Why are parties bickering now on voters' register?

IEBC clerk Kevin Omondi registers voters at IEBC's GPO centre, Nairobi. [Elvis Ogina, Standard]

It is farcical that, less than a month to the election, the leading presidential candidates are still jousting with the electoral commission over the question of manual versus electronic voter register.

Let us be clear. The list of registered voters is not a State secret. It should be public information in the possession of anyone interested – especially political parties.

At the end of the election, the IEBC should publish the register to make public who voted and who did not for future action and use.

This is the norm in many democracies, a fact that allows parties and activists to target non-voters in the hope of persuading them to participate in subsequent elections.

If the register is public, parties with poll agents should be able to publish the 700 (or fewer) names of voters per polling station and have them on hand as they observe the voting process across the country.

They should also then verify and confirm who voted and who did not after the fact.

That parties are complaining reveals two structural problems with our electoral administration infrastructure. First, the IEBC is unnecessarily opaque. I repeat, the register should be public information.

The IEBC should publish the list of voters (not just at polling stations), and after the election, also publish the participation list.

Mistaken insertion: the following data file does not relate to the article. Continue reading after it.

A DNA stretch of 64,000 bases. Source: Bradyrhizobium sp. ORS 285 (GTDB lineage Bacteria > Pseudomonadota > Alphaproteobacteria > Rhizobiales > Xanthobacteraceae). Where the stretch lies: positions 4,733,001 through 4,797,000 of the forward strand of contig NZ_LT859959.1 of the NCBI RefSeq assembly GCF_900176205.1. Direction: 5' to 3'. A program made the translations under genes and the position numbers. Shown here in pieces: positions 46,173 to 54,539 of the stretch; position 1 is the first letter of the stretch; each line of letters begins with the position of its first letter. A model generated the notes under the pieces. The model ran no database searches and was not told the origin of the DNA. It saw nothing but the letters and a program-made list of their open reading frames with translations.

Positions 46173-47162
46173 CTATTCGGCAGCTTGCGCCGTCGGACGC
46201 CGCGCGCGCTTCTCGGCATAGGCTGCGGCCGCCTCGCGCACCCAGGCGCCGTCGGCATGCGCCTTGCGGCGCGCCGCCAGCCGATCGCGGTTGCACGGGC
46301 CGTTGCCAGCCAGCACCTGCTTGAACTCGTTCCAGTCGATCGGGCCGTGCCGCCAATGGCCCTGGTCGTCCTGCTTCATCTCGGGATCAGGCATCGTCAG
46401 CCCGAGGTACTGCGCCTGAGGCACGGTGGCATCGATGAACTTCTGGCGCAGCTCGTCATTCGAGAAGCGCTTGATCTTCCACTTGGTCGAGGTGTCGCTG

Doing so does not violate any law. To the contrary, it strengthens our democracy. The secrecy of the ballot only protects the choice in the booth, not whether one participated.

Second, our political parties and leading candidates are structurally unserious. Their constant whining suggests they lack the infrastructure to fully observe the electoral process next month. They therefore want to rely on the IEBC to verify itself.

This creates perverse incentives for the IEBC and anyone who might be interested in subverting the election from within.

It is hard to overstate the extent to which electoral democracy rises or falls on the back of organisationally competent parties. Kenyans deserve parties that are up to the task.

The writer is an Assistant Professor at Georgetown University